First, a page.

SEATTLE — Voters in Washington state have rejected a ballot measure requiring mandatory labeling of genetically engineered foods.
The campaign over Initiative 522 drew millions of dollars from out of state and was one of the costliest initiative fights in state history.
The measure was failing 46 percent to 54 percent after more ballots were counted Wednesday evening, with the "yes" side trailing by almost 100,000 votes.
Had voters approved I-522, Washington would've been the first state to put in place labeling requirements for genetically modified foods. The opposition raised $22 million to defeat the measure.
Money came from Monsanto Co., DuPont Pioneer and the Grocery Manufacturers Association, which collected millions in donations from the nation's top food companies, including Nestle SA, General Mills Inc., Coca-Cola Co. and PepsiCo Inc. Many of those companies mounted a $46 million defense to defeat a similar food-labeling measure in California last year.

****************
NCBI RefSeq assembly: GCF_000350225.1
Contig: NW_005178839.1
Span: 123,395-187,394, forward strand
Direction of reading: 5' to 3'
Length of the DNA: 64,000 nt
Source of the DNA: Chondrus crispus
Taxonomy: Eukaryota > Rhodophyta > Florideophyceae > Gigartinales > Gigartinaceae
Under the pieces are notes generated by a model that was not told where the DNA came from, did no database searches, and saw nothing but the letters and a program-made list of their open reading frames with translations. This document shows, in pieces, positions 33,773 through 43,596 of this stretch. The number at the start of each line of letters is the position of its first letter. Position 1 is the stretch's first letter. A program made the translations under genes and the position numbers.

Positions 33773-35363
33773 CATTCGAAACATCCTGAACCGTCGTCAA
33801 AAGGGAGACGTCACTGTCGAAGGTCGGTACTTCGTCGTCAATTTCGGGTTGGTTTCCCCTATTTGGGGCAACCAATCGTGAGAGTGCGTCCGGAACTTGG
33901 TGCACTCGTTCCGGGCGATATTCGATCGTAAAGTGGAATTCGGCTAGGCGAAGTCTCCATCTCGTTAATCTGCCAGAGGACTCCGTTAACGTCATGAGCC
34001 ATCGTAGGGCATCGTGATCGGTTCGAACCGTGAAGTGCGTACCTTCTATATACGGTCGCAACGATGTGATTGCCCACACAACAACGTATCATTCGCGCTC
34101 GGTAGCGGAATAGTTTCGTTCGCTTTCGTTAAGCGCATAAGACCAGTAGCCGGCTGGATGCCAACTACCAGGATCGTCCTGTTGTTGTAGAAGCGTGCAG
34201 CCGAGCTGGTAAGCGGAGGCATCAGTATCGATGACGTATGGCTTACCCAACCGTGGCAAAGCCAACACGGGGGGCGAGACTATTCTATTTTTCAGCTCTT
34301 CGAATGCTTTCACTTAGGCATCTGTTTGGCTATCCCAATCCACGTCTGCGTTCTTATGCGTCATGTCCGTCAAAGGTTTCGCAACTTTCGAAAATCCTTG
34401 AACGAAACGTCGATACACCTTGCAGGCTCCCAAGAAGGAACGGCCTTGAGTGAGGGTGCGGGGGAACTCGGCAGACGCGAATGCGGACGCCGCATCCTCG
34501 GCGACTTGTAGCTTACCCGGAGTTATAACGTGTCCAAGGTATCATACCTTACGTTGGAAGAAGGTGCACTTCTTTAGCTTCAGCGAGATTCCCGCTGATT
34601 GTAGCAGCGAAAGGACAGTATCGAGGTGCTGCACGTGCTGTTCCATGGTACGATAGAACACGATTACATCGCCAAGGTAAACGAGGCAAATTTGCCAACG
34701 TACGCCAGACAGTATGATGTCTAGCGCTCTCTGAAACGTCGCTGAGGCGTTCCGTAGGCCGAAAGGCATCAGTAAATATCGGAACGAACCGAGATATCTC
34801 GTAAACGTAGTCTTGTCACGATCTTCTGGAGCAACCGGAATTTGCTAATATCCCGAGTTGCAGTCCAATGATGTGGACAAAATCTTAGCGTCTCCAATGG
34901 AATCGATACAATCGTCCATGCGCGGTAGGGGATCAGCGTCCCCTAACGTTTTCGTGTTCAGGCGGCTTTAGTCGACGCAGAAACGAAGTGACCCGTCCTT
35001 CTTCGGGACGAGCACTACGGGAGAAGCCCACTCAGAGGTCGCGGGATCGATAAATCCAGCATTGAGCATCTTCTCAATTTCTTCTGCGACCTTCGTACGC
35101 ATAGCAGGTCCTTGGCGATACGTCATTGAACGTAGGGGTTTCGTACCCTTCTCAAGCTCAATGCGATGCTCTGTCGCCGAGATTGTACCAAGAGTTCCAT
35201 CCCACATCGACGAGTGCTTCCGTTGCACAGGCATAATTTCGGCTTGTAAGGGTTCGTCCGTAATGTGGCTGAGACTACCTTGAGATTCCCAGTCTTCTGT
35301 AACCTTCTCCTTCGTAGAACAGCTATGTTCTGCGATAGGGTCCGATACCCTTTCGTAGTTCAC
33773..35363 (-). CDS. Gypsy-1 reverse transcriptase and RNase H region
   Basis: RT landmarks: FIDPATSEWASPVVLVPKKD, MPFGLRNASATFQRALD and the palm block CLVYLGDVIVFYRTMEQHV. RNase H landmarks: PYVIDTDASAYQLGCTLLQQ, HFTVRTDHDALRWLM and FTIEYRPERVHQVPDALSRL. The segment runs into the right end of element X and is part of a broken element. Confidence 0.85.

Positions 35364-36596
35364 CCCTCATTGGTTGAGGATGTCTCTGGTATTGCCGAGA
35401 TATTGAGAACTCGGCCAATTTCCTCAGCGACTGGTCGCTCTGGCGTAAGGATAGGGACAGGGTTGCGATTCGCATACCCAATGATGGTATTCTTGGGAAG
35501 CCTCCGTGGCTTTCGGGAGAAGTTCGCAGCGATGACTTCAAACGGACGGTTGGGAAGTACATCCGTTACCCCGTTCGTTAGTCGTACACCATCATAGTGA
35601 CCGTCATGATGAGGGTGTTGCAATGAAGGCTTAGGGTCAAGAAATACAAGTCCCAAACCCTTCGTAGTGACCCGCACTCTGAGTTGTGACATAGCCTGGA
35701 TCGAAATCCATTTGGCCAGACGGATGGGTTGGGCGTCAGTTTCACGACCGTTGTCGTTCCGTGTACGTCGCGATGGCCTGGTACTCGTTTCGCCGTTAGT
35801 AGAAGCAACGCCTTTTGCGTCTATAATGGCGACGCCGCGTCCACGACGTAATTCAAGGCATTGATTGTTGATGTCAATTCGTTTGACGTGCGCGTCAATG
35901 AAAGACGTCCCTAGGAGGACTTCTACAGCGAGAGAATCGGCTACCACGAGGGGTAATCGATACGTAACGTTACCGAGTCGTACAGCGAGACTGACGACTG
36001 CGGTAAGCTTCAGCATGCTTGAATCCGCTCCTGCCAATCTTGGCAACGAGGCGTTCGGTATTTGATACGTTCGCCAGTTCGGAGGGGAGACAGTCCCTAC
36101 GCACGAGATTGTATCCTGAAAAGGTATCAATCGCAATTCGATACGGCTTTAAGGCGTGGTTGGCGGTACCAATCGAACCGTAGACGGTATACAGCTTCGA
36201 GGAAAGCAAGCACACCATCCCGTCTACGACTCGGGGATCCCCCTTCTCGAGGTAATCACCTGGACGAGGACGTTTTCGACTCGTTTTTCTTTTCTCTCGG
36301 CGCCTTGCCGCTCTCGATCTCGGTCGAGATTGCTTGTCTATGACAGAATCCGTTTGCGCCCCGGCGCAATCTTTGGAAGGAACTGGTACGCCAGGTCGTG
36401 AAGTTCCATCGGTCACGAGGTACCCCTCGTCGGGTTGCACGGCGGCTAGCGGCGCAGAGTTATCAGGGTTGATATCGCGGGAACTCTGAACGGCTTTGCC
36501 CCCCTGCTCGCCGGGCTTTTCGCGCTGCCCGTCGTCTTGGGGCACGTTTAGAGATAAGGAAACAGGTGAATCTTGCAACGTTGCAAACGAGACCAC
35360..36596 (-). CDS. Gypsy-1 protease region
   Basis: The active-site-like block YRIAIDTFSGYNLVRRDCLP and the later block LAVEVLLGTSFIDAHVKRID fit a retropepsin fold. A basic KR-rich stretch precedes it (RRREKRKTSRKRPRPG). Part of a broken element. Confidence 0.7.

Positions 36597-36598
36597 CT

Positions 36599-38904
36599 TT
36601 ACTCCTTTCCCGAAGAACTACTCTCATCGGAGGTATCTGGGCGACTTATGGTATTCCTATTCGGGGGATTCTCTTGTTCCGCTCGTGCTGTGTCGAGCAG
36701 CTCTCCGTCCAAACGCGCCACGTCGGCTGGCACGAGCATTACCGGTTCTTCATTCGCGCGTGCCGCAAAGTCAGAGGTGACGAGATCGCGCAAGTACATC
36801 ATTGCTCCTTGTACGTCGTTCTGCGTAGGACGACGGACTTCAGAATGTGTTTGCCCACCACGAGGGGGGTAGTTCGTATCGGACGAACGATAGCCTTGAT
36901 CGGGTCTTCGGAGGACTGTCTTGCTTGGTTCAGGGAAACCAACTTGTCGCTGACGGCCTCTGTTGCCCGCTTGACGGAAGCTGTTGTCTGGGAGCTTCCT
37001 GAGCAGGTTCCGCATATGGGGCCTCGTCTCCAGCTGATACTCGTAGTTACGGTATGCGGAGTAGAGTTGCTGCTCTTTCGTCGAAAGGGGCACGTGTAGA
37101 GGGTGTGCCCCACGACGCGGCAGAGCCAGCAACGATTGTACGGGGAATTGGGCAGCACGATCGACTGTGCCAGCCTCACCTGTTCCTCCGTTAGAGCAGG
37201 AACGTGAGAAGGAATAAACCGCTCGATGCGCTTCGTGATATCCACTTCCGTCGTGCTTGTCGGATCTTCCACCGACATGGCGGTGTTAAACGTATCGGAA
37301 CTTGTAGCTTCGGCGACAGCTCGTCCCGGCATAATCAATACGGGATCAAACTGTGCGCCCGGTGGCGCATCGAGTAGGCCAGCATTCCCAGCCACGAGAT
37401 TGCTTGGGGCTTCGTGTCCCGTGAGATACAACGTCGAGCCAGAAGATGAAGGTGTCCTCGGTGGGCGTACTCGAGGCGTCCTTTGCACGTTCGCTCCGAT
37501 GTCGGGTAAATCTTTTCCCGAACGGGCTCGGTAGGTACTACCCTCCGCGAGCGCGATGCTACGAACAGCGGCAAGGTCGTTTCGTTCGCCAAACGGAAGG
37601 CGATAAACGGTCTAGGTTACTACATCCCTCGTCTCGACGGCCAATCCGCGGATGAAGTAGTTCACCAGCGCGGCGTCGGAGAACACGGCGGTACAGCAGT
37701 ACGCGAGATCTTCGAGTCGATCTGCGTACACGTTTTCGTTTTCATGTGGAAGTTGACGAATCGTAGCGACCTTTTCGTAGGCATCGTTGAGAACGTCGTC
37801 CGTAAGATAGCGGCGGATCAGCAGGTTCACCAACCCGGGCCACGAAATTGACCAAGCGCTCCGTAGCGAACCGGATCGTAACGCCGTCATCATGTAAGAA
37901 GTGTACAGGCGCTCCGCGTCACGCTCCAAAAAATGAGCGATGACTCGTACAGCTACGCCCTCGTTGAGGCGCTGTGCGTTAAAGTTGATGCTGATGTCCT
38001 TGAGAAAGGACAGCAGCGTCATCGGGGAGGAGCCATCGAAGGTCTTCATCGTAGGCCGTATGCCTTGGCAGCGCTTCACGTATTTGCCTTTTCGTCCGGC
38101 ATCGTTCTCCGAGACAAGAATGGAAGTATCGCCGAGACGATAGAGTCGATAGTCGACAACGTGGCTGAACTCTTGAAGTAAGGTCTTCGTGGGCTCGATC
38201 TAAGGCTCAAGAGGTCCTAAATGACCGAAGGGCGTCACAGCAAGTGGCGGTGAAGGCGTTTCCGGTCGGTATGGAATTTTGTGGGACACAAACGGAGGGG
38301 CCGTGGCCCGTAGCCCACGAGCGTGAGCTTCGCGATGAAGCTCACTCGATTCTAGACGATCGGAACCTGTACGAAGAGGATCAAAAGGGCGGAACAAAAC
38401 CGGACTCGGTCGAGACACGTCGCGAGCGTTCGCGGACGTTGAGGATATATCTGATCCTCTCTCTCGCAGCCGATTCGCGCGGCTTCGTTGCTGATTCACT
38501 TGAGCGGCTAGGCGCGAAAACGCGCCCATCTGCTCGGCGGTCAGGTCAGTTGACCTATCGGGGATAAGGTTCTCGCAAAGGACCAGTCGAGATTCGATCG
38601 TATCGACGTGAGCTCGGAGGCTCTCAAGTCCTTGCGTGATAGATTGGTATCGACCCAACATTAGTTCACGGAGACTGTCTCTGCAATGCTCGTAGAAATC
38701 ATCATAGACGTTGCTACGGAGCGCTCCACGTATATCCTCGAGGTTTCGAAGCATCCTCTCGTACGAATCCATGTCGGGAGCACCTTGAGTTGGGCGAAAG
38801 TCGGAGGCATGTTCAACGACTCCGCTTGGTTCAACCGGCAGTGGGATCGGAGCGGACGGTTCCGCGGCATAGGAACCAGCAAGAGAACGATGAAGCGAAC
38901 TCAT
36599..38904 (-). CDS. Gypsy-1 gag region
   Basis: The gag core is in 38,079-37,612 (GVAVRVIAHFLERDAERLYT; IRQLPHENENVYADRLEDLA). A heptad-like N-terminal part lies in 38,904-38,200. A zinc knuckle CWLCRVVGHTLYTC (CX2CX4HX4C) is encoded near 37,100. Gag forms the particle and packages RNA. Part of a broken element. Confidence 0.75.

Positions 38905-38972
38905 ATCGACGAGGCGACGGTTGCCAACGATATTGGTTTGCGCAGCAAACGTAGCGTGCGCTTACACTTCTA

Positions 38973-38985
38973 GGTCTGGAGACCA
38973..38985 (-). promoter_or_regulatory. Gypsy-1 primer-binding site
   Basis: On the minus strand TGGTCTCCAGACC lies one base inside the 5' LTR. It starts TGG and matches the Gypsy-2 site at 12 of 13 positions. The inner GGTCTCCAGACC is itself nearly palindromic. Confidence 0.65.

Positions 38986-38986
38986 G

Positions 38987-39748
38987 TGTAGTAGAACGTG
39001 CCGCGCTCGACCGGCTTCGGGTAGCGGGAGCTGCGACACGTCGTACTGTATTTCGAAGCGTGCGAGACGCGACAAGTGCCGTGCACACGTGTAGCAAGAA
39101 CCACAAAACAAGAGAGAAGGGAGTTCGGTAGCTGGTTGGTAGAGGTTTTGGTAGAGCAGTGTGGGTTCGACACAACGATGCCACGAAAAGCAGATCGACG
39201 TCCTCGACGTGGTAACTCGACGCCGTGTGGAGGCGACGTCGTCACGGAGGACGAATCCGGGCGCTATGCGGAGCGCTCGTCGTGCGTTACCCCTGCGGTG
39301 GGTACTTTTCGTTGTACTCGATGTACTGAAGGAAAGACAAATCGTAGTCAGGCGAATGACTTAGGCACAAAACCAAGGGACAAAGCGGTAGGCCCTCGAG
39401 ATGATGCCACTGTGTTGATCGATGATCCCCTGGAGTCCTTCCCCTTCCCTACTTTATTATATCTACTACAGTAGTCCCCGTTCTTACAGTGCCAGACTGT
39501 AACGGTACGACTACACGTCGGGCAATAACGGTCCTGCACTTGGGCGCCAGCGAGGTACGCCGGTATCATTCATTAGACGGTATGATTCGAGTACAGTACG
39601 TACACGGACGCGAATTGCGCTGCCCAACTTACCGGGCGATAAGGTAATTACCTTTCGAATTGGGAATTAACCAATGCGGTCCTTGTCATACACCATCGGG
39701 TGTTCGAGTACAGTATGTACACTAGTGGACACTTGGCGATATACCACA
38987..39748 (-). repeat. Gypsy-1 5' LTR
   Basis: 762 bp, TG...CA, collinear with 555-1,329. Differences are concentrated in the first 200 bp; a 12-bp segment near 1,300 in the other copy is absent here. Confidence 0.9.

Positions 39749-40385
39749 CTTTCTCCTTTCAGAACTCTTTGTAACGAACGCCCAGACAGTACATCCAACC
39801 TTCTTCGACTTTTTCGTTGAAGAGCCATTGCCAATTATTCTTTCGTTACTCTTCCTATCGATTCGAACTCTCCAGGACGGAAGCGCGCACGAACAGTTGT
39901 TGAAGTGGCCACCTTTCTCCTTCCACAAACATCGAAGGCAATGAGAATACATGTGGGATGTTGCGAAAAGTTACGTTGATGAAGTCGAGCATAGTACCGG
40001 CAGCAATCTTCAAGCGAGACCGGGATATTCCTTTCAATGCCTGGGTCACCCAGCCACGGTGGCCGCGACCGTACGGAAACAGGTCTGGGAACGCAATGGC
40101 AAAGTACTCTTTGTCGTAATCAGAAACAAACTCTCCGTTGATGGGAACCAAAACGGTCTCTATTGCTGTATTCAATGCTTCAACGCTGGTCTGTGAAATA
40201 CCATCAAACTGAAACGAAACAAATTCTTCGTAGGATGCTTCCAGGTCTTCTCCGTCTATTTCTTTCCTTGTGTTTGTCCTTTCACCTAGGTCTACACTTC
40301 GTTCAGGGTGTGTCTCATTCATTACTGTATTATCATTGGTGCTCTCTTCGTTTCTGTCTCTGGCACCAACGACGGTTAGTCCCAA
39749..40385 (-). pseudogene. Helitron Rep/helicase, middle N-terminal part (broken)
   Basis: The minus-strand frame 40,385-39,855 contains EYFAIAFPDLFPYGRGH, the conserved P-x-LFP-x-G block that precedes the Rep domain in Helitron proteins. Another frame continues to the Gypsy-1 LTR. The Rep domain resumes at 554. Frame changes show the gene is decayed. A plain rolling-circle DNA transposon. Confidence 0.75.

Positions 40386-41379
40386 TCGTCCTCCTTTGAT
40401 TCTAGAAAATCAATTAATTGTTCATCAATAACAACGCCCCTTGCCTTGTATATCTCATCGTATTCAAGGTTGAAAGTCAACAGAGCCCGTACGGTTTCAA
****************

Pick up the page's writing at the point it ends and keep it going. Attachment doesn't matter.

Supporters of I-522 have raised about $7.9 million, backed by Dr. Bronner's Magic Soaps, natural food companies and consumer groups.
Only about 6 percent of the approximately $30 million raised by both camps came from within Washington state, according to campaign finance reports.
Most GMO crops such as field corn and soybean are used for animal feed or as ingredients in processed foods including breakfast cereal, potato chips, baked goods and sodas.
Supporters say consumers have the right to know what's in the food they buy, while opponents say the measure would lead to higher food costs.